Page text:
“Tuffet” has three different definitions:
– a tuft or clump of vegetation, such as a grass tuffet
– a footstool or low seat (also known as a pouffe or hassock)
– an inflatable cushion serving as landing area for precision accuracy parachuting
Wikipedia says that a tuffet is distinguished from a stool in that it is completely covered in cloth so that no legs are visible, and is essentially a large hard cushion that may have an internal wooden frame to give it shape and rigidity. If you add wooden feet to give it stability, it becomes a stool or footstool. If the piece is larger, with storage space inside it, then it is usually known as an ottoman.
Footstools associated with churches are called hassocks or kneelers, which people use to kneel on when in prayer.
The names ‘tuffet’ and ‘hassock’ are both derived from English names for “a small grassy hillock or clump of grass,” in use since at least the sixteenth century. The word tuffet comes from Anglo-French tuffete. The first known use of the word tuffet was in 1553. ‘Pouffe’ is a nineteenth-century French import for “something puffed out”.
Most of us probably learned ‘tuffet’ from this nursery rhyme, which first appeared in print in 1805:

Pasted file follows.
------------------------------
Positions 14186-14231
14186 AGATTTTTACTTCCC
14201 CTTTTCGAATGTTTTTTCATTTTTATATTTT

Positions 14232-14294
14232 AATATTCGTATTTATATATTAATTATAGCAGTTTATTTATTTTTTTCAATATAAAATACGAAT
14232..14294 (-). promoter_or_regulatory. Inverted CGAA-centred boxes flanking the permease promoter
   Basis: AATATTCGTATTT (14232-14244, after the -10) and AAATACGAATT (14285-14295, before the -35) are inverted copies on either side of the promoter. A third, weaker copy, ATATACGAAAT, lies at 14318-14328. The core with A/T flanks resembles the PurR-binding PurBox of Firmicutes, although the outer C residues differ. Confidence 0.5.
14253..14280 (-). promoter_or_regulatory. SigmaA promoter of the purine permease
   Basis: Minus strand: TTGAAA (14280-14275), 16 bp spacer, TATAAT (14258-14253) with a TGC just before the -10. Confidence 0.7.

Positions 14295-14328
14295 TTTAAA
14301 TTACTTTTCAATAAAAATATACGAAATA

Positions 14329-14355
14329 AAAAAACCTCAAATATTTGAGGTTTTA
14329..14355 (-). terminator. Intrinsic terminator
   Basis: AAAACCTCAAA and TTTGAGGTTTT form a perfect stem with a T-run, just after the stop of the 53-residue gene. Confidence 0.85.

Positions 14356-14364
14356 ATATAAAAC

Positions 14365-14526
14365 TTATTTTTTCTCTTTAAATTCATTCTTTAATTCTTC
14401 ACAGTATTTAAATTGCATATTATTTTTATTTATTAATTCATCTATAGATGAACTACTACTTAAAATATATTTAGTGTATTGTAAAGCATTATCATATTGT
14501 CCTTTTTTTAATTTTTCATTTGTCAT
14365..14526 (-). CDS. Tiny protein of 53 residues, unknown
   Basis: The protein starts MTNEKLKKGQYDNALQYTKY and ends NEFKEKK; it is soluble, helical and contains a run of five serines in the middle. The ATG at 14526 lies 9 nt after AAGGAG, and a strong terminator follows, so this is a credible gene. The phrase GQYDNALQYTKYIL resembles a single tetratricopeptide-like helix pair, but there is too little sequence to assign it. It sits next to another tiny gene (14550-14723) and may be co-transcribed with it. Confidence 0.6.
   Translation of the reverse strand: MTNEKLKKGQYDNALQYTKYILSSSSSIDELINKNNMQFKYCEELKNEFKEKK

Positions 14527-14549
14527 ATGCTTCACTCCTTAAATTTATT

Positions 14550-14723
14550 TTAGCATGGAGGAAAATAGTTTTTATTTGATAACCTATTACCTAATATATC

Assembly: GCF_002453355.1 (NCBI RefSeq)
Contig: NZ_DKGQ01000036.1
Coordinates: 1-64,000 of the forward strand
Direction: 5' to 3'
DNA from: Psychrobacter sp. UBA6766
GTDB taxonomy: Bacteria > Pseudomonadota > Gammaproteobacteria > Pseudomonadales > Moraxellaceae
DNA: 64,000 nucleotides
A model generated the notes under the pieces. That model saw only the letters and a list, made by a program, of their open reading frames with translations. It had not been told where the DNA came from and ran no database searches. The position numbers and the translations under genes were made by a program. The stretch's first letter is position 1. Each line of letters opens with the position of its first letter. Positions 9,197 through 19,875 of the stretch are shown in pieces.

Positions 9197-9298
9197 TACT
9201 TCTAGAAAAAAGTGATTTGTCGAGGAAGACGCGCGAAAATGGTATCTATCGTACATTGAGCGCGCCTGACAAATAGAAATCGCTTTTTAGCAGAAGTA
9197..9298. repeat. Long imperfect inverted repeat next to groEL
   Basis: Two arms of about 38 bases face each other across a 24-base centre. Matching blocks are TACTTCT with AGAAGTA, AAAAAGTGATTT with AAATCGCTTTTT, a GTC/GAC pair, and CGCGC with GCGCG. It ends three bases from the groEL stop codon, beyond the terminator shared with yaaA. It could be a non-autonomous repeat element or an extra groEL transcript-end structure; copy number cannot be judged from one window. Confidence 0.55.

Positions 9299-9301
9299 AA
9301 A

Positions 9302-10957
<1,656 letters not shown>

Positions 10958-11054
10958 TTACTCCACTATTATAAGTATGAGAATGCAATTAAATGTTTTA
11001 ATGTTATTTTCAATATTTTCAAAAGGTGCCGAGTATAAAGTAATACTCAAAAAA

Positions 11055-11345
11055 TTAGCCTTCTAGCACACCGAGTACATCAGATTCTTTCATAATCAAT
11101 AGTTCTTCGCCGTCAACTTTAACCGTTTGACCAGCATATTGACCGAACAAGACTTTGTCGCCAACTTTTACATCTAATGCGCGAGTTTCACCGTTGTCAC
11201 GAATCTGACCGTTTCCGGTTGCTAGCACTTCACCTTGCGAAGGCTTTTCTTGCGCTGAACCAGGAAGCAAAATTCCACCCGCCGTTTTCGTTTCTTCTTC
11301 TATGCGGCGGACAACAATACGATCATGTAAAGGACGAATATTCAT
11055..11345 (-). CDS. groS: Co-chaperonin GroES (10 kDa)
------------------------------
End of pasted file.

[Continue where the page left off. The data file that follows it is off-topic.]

Little Miss Muffet
Sat on a tuffet,
Eating her curds and whey;
Along came a spider
Who sat down beside her
And frightened Miss Muffet away.
I’ve always taken the rhyme literally, since spiders make me as nervous as they did Miss Muffet. However, there are different claims regarding the source and meaning. Some say it was written by Dr Thomas Muffet (d.1604), an English physician and entomologist, regarding his stepdaughter, Patience. Others claim it refers to Mary, Queen of Scots (1543–87), who was said to have been frightened by religious reformer John Knox (1510–72).
I’m nervous about heights, too, so I don’t want to explore “precision accuracy parachuting.” And, considering the number of “how-to” sites and pictures of tuffets that exist on the net, I have to assume that tuffet-making has become a major cottage industry.